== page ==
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Why Honolulu police charge women with sexual assault, not prostitution

Women arrested in Honolulu massage parlors won't be charged with prostitution, but sexual assault. The new tactic is extremely unusual, say legal experts.

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    An open sign hangs outside Orchid Relaxation in Honolulu, May 6, 2015. The massage parlor was one of several local businesses that were targeted in a police prostitution sting over the weekend. Officers used an unusual tactic charging the women with sexual abuse, a more serious crime, according to legal experts and advocates for prostitutes.
    (AP Photo/Jennifer Sinco Kelleher)
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About a dozen women arrested over the weekend in a Honolulu prostitution sting at massage parlors won't be charged with prostitution. Instead, they face the more severe charge of sex assault.

If convicted, the women would have to register as sex offenders and could spend up to a year in jail, while a prostitution charge carries just 30 days.

The new tactic from the Honolulu Police Department is extremely unusual for a law enforcement agency, said legal experts and advocates for prostitutes.

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"As advocates, we're really appalled by what law enforcement has been doing in using this unprecedented approach," said Kathryn Xian, executive director of Pacific Alliance to Stop Slavery. "Why didn't they arrest the johns or the owners of the property?"

Honolulu police spokeswoman Michelle Yu said the police operation was prompted by public complaints.

"HPD worked with the FBI and Homeland Security Investigations to conduct an undercover operation in response to numerous complaints of prostitution activity and unlicensed cosmetology and massage businesses," she said in a statement. "The operation resulted in more than a dozen arrests as well as several citations. Details of the cases will come out in court."

Hawaii has a strange history with prostitution investigations. Until a year ago, police officers were legally allowed to have sex with prostitutes as part of investigations, an unusual policy that state lawmakers changed last year after The Associated Press highlighted the law. The state is also the last in the nation without a law against sex trafficking, which the Legislature is trying to fix this year.

The standard way police investigate prostitution is to engage in a conversation to agree on a sex act and a price, said Kenneth Franzblau, former anti-trafficking director with the New York State Division of Criminal Justice Services. If that doesn't happen, there's no arrest.

Prostitutes know not to have that conversation, and now that prostitutes in Hawaii know police can't have sex with them, police are trying to get around that difficulty, said an attorney representing some of the women, Myles Breiner. In at least one instance at a massage parlor called Orchid Relaxtion, Breiner said, an officer disrobed, took the woman's hand and put it on his genitals.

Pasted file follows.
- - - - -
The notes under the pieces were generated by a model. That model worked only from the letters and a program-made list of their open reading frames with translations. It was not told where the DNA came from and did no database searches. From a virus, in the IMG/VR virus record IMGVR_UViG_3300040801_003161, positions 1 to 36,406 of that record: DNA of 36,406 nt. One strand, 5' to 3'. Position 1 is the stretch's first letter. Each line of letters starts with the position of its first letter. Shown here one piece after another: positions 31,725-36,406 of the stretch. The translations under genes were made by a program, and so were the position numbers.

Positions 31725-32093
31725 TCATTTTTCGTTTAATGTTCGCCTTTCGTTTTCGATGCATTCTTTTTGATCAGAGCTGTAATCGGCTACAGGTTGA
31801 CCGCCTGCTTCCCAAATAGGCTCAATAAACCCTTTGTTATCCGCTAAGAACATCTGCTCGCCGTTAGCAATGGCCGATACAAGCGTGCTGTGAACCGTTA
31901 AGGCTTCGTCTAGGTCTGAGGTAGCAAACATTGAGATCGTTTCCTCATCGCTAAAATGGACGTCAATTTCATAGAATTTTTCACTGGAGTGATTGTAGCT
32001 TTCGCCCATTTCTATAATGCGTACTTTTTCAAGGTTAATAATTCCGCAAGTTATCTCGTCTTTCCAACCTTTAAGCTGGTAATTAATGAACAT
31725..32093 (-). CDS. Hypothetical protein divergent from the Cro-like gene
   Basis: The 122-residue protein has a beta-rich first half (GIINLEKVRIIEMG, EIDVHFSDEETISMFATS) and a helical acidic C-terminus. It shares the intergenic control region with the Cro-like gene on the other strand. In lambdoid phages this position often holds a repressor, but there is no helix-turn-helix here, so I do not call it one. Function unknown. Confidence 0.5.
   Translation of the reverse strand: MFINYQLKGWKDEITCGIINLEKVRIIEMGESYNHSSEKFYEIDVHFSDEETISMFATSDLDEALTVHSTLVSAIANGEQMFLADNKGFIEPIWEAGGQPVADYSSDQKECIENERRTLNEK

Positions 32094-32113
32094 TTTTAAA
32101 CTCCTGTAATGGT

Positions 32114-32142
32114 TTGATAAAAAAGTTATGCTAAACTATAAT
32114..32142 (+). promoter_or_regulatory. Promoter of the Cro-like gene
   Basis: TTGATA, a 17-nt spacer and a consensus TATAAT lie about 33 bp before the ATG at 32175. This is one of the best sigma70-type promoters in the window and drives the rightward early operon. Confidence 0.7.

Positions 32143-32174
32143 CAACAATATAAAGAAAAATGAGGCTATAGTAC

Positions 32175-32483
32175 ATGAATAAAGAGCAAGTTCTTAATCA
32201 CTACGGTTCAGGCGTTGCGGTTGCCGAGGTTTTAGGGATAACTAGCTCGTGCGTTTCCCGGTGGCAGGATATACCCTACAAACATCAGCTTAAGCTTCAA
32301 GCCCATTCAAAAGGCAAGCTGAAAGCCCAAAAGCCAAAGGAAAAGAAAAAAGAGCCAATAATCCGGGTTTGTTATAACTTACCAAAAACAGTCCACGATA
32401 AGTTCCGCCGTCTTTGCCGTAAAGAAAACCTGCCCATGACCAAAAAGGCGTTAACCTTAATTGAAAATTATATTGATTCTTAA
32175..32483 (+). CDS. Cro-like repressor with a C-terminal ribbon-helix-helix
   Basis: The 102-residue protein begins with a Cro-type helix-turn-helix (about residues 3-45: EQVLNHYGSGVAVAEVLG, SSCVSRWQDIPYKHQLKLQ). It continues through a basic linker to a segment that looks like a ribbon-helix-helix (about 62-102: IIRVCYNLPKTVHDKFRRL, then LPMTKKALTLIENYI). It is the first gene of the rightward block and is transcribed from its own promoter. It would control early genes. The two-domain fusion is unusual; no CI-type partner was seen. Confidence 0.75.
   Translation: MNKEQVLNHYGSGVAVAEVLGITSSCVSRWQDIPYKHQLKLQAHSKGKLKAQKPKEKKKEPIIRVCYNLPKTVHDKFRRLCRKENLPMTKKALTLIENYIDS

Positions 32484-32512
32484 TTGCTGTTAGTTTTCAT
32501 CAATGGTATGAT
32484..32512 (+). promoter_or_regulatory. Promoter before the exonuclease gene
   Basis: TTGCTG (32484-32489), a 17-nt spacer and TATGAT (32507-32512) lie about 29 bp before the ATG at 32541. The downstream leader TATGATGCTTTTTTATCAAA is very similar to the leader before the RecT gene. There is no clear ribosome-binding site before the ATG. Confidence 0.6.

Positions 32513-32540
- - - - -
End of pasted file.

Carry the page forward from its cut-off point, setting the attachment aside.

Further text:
A woman who answered the door at Orchid Relaxation on Wednesday declined to comment. At neighboring China Doll Spa, where some arrests took place, there was no answer.

The sex assault charges don't require the proof of a plan for money to be exchanged — just evidence the woman touched someone's genitals without consent.

Bill Johnson, executive director of the National Association of Police Organizations in Washington, D.C., said while the tactic of charging prostitutes with sex assault is unusual, it could be Honolulu's way of adapting to sex workers' knowledge of how undercover officers make arrests.

"In fairness to the Police Department, it may be the type of thing where ... the alleged criminals modify their activity. So it may be the type of thing where an alleged prostitute may know, 'If I talk about sex for money I'm going to get arrested,'" he said.

Yu said Wednesday that even before the law was changed, officers weren't having sex with prostitutes. Police last year asked lawmakers to retain the exemption as a way to keep secret the methods of undercover officers but assured lawmakers that officers do not abuse the protection and that strict internal rules prevent misconduct.

For many of the women, arrest logs list their home addresses as the same as the businesses where they were arrested, which is an indication the women were trafficked, Xian said. A sex assault charge "completely disrupts the trust we've fostered over the last several years with law enforcement," Xian said. "It also sends the message to the victims that they can never ever look to law enforcement for help."

Sex trafficking is a very serious issue, Yu said, and Honolulu police will work with federal authorities to "identify victims and get them the services that they need."

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Follow Jennifer Sinco Kelleher at http://www.twitter.com/JenHapa .

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